Home Magazine Salacia by Tourmaline

While the mainstream television world is ensnared by the race-blind characters and logics of the new Netflix show Bridgerton (produced by Shonda Rhimes), the six-minute enthralling Salacia, by the artist, filmmaker, writer and activist Tourmaline (b. 1983; formerly known as Reina Gossett), made its solo gallery début at Chapter NY Gallery, in January 2021.

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If Shonda Rhimes - the most successful and celebrated black female American television producer - has reinvented how to present race in Regency-era shows, reinforcing the process of a post-racial, colorblindness television industry, Tourmaline, in her 2019 film Salacia dreamed of freedom for Mary Jones, a Black transwoman and sex worker within the mid-nineteenth century community of Seneca Village, in the borough of Manhattan in New York City.


Tourmaline © MoMA, 2020.


Salacia, 2019. Written, Directed, Produced by Tourmaline, Produced by Hope Dector Nina Macintosh, Executive Produced by Keanu Reeves, Starring Rowin Amone.


Seneca Village was founded in 1825 by free African American and Irish immigrant landowners and existed until 1857, when its houses, churches, school, and cemeteries were torn down for the construction of what would become the present-days Central Park. Seneca Village was the only black community at the time when slavery was still legal in town. A lost Afrofuturist village where people were “freedom dreaming”: they could vote and own their land.

Salacia (produced by Keanu Reeves) - now a part of MoMA's permanent collection - is a “combination of many people’s freedom dreams”, as narrates the Black, queer artist Tourmaline - a gemstone with turquoise hair (“When she dye her hair blue at home in the bathtub, she was freedom dreaming”). With Salacia, Tourmaline created a speculative fiction, “existing in the genre of Black folklore”, which fluidly juxtaposes divergent viewpoints in a variety of montages, textures and tempos. Re-locating, with her imagination, the “antiheroine” or female divinity Mary Jones - who actually lived in Manhattan’s Soho- in Seneca Village, Tourmaline verbalizes a political act of liberation.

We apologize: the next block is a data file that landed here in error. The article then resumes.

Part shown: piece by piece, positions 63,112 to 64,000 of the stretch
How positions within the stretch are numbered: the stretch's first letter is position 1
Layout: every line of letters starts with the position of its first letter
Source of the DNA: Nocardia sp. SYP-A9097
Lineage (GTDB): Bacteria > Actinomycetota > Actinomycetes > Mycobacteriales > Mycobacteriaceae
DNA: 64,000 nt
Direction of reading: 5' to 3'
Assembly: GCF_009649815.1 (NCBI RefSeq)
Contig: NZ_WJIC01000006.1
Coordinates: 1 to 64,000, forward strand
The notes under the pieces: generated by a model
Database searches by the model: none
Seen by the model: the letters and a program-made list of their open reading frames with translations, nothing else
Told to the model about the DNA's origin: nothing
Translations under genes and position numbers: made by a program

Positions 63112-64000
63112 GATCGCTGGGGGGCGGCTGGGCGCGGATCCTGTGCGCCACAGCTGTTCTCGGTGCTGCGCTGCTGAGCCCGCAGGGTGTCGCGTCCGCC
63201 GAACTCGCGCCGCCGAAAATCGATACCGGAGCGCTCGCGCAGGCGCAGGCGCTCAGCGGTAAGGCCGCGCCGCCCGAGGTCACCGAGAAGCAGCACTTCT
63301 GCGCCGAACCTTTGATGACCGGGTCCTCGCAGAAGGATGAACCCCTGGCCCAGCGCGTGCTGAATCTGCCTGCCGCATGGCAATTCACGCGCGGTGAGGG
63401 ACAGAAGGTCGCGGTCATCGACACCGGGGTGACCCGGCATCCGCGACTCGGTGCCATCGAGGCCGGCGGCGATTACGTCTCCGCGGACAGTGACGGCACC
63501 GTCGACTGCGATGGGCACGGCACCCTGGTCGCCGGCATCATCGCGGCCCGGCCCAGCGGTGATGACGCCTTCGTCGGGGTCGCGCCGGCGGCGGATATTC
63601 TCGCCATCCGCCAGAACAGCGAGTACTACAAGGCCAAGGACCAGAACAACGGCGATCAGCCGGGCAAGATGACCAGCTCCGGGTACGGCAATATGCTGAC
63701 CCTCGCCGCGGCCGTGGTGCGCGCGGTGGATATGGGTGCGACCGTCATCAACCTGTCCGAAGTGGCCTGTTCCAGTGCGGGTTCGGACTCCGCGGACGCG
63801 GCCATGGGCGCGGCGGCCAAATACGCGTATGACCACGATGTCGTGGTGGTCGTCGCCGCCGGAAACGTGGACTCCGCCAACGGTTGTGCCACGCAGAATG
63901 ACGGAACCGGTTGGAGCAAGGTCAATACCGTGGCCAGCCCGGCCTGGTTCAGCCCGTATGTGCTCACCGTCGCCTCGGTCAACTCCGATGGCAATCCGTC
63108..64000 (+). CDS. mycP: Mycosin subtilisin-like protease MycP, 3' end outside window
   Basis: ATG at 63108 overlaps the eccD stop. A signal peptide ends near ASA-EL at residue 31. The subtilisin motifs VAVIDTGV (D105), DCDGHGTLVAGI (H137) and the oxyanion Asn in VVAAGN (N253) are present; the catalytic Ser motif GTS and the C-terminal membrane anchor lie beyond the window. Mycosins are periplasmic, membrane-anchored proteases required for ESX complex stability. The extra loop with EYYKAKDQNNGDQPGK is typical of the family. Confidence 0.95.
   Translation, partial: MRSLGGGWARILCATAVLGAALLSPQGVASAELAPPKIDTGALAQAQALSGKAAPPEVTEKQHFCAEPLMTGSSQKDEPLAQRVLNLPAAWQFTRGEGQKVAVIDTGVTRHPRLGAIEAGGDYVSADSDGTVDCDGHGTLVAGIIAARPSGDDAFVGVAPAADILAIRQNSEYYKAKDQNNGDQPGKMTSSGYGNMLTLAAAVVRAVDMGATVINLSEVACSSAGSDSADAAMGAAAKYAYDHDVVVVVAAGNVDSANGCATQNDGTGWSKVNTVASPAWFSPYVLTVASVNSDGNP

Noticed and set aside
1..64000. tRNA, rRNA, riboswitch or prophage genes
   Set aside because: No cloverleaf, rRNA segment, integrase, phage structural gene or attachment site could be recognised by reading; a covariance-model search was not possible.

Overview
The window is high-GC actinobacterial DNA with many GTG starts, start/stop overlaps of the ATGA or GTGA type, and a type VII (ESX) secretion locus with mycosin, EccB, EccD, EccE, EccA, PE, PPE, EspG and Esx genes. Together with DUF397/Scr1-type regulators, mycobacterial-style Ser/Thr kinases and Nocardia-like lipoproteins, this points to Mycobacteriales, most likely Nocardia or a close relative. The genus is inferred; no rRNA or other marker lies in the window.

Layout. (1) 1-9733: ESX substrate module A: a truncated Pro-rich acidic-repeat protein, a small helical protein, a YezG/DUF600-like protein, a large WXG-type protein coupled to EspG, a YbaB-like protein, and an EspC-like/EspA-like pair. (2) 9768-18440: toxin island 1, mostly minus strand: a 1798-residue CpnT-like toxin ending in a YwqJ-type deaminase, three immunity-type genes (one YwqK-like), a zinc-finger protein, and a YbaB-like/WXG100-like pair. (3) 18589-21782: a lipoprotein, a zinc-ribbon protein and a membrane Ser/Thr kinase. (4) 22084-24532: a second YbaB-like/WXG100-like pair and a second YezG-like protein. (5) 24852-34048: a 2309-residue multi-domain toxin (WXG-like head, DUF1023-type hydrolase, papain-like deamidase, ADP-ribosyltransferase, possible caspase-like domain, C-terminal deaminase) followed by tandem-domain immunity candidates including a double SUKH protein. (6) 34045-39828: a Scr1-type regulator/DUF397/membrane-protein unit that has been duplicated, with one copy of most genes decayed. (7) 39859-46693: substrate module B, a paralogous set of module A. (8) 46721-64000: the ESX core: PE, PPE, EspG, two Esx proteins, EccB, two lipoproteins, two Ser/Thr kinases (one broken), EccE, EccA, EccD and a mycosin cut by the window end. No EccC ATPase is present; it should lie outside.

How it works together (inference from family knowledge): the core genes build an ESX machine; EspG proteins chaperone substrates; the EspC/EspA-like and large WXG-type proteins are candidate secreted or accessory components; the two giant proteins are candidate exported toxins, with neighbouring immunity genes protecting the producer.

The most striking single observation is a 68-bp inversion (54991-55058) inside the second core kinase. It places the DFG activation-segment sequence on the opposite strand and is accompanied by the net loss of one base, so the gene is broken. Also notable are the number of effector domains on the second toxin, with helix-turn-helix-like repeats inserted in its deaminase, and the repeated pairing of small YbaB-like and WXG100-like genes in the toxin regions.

Still from Salacia, by Tourmaline. 2019. 16 mm. with sound, duration 6 minutes 4 seconds. Courtesy the artist and Chapter NY, New York.


Still from Salacia, by Tourmaline. 2019. 16 mm. with sound, duration 6 minutes 4 seconds. Courtesy the artist and Chapter NY, New York.


Tourmaline has made numerous films about trans activism, economic justice, gender self-determination, and prison abolition, through her work with the Sylvia Rivera Law Project, Critical Resistance and Queers for Economic Justice.

She grew up in a feminist household in Massachusetts and, after organizing grassroots movements for Black, trans, queer, gender nonconforming, and disabled communities, Tourmaline turned her eye to filmmaking in 2010. For The Personal Things, an animated short that features Miss Major Griffin-Gracy, a trans elder and longtime activist, Tourmaline won a Queer ArtPrize in 2017.


Morning Cloak, by Tourmaline. 2020. Dye sublimation print, 76.20 by 77.47 cm. framed. Courtesy the artist and Chapter NY, New York.


When she was making the experimental short film about Trans rights pioneers and anti-police activists Marsha P. Johnson and Sylvia Rivera, Happy birthday Marsha! (2018), Tourmaline found out, in New York’s municipal archives, the true story of Mary Jones. Labeled a “man-monster” after she was sentenced, in 1836, to five years in Sing Sing Prison, for stealing a wallet. Jones’ destiny broke Tourmaline’s heart, and I would not spoil here the main reasons (you can watch Tourmaline’s introduction to Salaciaon moma.org


Happy birthday Marsha!, by Tourmalineand Sasha Wortzel, 2018, duration 15 minutes, Courtesy the artist.


Part of the movie is shot in Castle Williams, Governor’s Island’ historic prison. The magic, “critical fabula" of Salaciais about the history of New York, about colonization, about the power of freedom dream; about the potential of Mary Jones to hold together present, past, and future. It is vital to keep freedom dreaming, even the smallest things. “You got to keep fighting girly!” - as Salacia encourages us to do.


Cover image: Still from Salacia, by Tourmaline. 2019. 16 mm. with sound, duration 6 minutes 4 seconds. Courtesy the artist and Chapter NY, New York.

Written by Petra Chiodi

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